2006 pervious concrete symposium
The National Ready Mixed Concrete Association (NRMCA) plans to initiate an annual series of Concrete Technology Forums that will cover topical subjects for practitioners and users. Based on strong industry interest, the first topic will be Focus on Pervious Concrete, scheduled for May 24–25, 2006, in Nashville. The forum will bring researchers and practitioners together to discuss the latest advances, technical knowledge, continuing research, tools, and solutions emerging in a concrete construction industry characterized by rapid growth and innovation.
Pervious concrete is a performance-engineered concrete with a 15-30% void system that allows rainwater to percolate through it. Although pervious concrete has been used in some areas for decades, recent interest in green building and recognition by the U.S. EPA as a best practice for stormwater management have heightened interest in its use throughout North America.
As part of planning, NRMCA is calling for papers and presentations. To submit an abstract visit www.ConcreteTechnologyForum.org.
Hanley Wood sponsors for the 2006 Concrete Technology Forum include Concrete Construction, The Concrete Producer and Public Works magazines. Degussa Admixtures and SI Concrete Systems are also sponsors.
Raising $4 million for education
Concrete construction industry leaders from across the United States and Canada met recently to ensure the vitality of the concrete industry and raise over $4 million to establish programs at select universities to recruit and train qualified individuals to meet the growing need for educated managerial candidates. The objective of the meeting was to enlist financial underwriting, both national and local, and create a broad based industry support coalition.
A more educated workforce is a major undertaking for the construction industry—the world's largest industry—which employs 6.9 million people. The Bureau of Labor Statistics (BLS) estimates that between the years 2002 and 2012, the United States will need approximately one million skilled workers to fill construction jobs. The concrete industry, as a supplier to the construction industry, faces similar challenges but is taking aggressive steps to meet the challenge by educating tomorrow's concrete professionals.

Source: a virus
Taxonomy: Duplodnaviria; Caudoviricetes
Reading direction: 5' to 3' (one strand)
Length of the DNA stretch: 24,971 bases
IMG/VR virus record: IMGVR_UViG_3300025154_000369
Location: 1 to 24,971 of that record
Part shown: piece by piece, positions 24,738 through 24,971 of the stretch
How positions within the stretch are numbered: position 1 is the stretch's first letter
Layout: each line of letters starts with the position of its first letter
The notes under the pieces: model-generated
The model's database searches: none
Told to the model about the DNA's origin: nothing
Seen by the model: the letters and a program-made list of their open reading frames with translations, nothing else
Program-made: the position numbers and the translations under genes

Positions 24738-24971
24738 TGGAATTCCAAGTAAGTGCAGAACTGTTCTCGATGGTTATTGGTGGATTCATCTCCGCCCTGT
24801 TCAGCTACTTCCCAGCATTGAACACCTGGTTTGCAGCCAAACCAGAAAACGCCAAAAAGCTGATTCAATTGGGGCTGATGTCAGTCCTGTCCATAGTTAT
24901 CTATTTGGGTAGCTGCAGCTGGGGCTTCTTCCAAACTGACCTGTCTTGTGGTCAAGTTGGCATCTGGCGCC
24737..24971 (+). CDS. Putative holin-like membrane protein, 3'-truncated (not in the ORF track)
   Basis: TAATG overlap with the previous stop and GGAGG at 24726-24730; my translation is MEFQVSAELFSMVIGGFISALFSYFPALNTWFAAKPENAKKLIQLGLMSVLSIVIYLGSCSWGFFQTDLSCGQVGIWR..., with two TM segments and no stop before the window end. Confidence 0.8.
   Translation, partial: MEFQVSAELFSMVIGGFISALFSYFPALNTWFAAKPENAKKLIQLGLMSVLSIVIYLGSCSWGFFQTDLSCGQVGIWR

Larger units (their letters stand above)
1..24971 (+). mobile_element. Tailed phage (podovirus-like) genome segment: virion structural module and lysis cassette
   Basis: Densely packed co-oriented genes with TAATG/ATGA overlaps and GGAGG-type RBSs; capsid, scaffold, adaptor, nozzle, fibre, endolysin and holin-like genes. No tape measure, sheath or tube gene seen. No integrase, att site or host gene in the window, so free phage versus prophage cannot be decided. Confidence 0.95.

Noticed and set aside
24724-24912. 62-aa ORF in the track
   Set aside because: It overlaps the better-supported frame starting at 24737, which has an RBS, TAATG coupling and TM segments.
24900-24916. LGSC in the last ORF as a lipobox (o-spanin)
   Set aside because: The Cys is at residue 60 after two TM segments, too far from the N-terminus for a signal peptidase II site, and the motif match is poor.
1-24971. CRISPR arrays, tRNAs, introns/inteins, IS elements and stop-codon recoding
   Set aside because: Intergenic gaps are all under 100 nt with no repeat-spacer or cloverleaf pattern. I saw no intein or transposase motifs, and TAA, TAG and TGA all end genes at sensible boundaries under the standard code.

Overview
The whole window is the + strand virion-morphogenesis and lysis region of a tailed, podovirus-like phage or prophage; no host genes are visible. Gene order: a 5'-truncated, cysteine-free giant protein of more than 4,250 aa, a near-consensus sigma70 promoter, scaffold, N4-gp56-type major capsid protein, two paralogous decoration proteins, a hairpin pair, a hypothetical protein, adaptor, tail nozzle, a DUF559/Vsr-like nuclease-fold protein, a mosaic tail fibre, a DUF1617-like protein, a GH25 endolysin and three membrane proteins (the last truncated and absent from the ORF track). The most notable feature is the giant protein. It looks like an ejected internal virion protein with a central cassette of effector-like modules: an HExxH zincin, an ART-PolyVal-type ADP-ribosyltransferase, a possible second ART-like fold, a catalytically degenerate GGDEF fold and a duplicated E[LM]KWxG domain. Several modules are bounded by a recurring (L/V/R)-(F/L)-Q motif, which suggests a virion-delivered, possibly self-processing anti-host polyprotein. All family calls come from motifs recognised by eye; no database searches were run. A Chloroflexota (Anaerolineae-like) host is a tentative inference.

To combat the anticipated shortage, a team of concrete industry leaders has created the Concrete Industry Management Program (CIM), an undergraduate management degree that teaches students how to excel in the concrete construction industry.
The program began at Middle Tennessee State University (MTSU) in September 1996 with only a handful of students and a single graduate in 2000. Today, the program has some 300 individuals enrolled, and more than 80 students will graduate this year.
The National Steering Committee, in conjunction with local industry patrons groups, plans to duplicate CIM's success at strategically selected universities. A second CIM-sponsored and funded program is just beginning at Arizona State University's Del E. Webb School of Construction. Two additional programs are scheduled to begin in 2006 at the New Jersey Institute of Technology and California State University at Chico. It takes approximately $1 million over five years to fund each new startup CIM program. Half of the funding will be raised through local efforts and the other 50% through the National Steering Committee campaign.
The National Steering Committee plans to host a press conference at the 2006 World of Concrete on Thursday, January 19, 2006, in Las Vegas to detail the success of their expansion efforts.
For additional information, contact Janice Tucciarone at 216-839-7016 or via email at Janice.firstname.lastname@example.org.